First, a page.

re: Brevity vs. Clarity

Anthony Colangelo recently posted a pretty interesting article on ALA, comparing abbreviated class names with non. If you haven’t seen it already, I recommend giving it a read. I am writing in response because this issue also happens to be in relation to one of my biggest pet peeves, indecipherably obtuse class names.

I’m of the firm belief that a code-base should be self-documenting as much as possible, even if at the expense of a few extra bytes. It makes a project more maintainable when what is happening is available at a glance, rather than having to sift through documentation. Even if you, as the current developer in the current time, know what’s going on because you’ve been knee-deep in the project and can tell without a second thought that tc stands for total cost, who’s to say that you’ll know what it means in a few months or that another developer will know?

The problem of maintainability becomes a two-fold one with css. We have to worry about our class names in both the html and the css source. While we can have our class names documented and commented in our css files, making it easier for developers to parse and understand:

 * Price list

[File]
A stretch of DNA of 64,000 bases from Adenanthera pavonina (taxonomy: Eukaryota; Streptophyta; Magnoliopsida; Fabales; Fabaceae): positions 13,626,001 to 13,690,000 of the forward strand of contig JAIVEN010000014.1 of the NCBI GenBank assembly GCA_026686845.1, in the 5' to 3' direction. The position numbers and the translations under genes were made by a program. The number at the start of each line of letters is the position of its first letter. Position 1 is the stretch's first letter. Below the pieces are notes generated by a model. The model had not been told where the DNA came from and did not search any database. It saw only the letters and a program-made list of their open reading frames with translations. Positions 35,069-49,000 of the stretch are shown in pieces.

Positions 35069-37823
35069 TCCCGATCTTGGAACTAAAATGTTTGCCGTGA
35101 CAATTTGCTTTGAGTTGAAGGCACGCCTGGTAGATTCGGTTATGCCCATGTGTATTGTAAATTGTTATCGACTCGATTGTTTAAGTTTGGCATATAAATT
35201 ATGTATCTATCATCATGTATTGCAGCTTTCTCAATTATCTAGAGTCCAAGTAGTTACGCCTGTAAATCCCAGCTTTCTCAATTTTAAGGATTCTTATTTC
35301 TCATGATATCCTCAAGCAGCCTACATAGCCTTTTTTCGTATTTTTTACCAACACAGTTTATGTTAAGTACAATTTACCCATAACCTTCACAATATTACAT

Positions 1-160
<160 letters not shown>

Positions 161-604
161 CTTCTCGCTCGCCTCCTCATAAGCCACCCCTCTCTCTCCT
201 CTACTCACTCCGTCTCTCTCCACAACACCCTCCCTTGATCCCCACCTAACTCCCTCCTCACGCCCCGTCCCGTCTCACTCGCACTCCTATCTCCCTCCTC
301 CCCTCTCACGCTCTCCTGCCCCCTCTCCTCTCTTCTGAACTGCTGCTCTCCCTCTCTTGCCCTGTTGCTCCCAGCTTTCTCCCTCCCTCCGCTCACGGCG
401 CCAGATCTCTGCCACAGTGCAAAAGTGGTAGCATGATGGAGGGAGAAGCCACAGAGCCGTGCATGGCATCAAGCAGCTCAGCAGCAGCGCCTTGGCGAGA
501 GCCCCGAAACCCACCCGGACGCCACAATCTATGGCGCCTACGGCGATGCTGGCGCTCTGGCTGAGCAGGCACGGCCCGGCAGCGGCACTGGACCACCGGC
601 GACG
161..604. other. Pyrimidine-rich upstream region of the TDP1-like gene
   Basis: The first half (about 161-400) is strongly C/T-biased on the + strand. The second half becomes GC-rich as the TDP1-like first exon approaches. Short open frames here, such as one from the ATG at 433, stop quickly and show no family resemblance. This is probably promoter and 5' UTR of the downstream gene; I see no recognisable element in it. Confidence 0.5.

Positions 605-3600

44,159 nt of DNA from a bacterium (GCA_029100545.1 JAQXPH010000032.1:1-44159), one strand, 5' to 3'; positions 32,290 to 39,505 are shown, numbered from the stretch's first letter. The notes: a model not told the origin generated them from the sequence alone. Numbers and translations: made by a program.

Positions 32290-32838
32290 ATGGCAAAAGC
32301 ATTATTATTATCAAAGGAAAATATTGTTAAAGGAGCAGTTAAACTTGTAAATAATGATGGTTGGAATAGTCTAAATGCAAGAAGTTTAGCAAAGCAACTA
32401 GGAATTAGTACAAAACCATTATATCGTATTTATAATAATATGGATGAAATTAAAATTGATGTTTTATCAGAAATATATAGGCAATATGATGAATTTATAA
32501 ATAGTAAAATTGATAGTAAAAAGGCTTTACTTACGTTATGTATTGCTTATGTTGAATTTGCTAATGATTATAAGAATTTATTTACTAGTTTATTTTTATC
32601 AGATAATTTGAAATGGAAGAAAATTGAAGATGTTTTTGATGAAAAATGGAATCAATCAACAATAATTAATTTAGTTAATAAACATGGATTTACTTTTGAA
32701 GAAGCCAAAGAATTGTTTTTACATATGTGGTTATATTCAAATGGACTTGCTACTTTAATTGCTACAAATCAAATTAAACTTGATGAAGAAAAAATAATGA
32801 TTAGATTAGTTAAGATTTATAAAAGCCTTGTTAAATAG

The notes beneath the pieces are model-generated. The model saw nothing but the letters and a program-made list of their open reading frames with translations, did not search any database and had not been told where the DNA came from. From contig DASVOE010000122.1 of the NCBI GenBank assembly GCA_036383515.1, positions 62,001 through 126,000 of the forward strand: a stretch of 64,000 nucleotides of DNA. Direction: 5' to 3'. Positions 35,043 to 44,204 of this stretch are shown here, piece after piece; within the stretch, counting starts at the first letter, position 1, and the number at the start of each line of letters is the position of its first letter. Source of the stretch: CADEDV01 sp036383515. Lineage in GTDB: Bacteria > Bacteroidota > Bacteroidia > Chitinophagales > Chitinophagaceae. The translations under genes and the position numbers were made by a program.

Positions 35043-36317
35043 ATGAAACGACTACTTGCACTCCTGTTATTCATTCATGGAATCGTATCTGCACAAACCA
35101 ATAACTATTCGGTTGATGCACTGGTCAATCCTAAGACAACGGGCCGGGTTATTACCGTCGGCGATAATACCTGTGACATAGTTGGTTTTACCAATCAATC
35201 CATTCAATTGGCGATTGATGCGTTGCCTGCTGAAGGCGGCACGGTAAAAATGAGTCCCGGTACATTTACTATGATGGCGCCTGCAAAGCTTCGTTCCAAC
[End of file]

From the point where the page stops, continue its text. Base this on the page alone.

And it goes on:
* A list for different prices and totals
.listP { /* ... */ }

 * Total Cost
 * Used to style the final purchase price of the user's
 * cart, after shipping and taxes.
.tc { /* ... */ }

When another developer first comes across this class it’s most likely not going to be in a nicely commented stylesheet. It’s going to be someplace in the html and completely devoid of the commenting we did previous:

<ul class="listP">
   <!-- ... -->
   <li class="tc"> ... </li>

Time then has to be spent going through stylesheets to find what these classes actually pertain to. Time that might not have to be spent if the naming conventions were more clear.

Of course, tc is a pretty dramatically abbreviated class name, and we wouldn’t see anything like in the wild. So what about about ttlCst, totalCst, or any number of abbreviated names? Sure they are now more understandable, but total-cost or even totalCost is still going to be the easiest to read and understand.

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